Farmers who had phones with a poor signal should check with other mobile providers to see if they cover the area, she added. And even if it appeared you had no signal, it was always worth trying to make an emergency call as both 999 and 112 used masts from all networks.

“If you do make an emergency call, it’s best to use 112,” she added. “It’s easier for the emergency services to trace where you made the call using GPS.

“If the poor signal won’t let you call, try sending a text message instead as texts often get through when calls won’t.

“There’s a 999 text service initially set up for people with hearing problems; you need to register your phone with them to use the system.”

For more information go to the Emergency Services SMS website.


St John Ambulance first-aid tips

First aid kit

1. Assess the situation. Don’t rush in and put yourself in danger. Think what hazards might be around, such as chemicals, glass and loose animals. Assess how many are injured and how you are going to get help – if you are in a remote spot, will an ambulance be able to reach you by road or do you need an air ambulance?

2. If you call for an air ambulance, as it arrives move away from the casualty and get to a clear space. Wait with your arms above your head so the rescue crew can see where they need to be.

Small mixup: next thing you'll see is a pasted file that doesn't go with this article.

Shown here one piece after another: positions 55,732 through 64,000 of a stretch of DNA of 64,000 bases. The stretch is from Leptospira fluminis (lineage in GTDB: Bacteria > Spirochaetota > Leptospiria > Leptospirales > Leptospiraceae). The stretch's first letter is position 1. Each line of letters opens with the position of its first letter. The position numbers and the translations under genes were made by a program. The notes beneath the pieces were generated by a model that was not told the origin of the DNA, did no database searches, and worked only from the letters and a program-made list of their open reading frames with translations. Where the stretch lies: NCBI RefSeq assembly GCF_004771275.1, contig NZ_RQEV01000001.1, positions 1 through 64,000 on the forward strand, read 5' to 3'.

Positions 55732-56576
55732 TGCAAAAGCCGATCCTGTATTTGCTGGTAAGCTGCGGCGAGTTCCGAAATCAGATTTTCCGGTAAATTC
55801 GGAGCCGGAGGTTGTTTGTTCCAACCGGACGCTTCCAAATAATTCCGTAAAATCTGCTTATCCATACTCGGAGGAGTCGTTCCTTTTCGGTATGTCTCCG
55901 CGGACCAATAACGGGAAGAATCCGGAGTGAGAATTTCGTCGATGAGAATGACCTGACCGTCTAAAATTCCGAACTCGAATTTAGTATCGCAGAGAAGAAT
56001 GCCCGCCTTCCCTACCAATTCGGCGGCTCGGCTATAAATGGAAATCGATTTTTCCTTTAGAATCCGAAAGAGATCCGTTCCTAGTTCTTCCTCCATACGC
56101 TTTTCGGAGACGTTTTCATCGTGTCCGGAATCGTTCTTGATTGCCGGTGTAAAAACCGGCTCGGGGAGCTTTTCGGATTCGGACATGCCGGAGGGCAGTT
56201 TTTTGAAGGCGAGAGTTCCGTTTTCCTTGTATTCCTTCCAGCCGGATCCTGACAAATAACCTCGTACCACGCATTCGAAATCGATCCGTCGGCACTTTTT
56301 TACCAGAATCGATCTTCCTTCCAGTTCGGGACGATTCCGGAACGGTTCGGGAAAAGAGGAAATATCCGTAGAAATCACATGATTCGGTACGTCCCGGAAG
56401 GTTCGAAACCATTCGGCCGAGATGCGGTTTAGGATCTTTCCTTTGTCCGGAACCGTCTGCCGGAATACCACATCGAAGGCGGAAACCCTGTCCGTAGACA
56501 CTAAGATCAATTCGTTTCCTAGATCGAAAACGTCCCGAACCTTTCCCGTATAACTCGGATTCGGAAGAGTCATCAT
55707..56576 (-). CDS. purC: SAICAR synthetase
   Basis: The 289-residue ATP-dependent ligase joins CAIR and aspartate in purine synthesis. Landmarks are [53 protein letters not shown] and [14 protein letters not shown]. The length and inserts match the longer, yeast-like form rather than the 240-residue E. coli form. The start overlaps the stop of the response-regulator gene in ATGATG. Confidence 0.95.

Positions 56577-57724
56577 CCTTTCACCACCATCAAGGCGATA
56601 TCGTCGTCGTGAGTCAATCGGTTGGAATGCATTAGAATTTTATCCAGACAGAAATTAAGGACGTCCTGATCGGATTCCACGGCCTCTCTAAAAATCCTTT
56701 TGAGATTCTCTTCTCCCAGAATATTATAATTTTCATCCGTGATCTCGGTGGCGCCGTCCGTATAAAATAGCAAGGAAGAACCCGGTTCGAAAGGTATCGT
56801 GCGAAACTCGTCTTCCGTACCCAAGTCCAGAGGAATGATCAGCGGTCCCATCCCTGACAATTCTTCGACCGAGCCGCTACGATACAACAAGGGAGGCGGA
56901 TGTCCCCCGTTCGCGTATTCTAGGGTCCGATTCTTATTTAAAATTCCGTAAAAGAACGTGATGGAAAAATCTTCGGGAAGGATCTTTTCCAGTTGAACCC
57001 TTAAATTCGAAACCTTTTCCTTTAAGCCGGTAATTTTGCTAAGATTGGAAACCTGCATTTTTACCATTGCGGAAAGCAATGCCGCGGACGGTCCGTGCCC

3. Try to keep the casualty warm. Shock causes people to feel cold, so improvise by using coats and sacks to keep their temperature up.

4. Don’t move a casualty unless it’s really necessary. You can support them with boxes and straw bales to keep them still.

5. Talk to the injured person – it allows you to assess their condition and helps to keep them calm.

6. If the casualty’s not talking, don’t assume they’re unconscious. Ask them to open their eyes and, if that doesn’t work, tap them firmly on the shoulder.

7. If they don’t respond, check they are breathing and not losing blood. Tip and lift the head back to open up the airway.

8. Get any bleeding under control by applying pressure to the wound – get the casualty to do it if they can to give them something to do and to keep your hands free. Elevate the wound if possible.

For more tips and advice on first aid, visit the St John Ambulance website

A St John Ambulance iPhone app is also available to download form the iTunes Store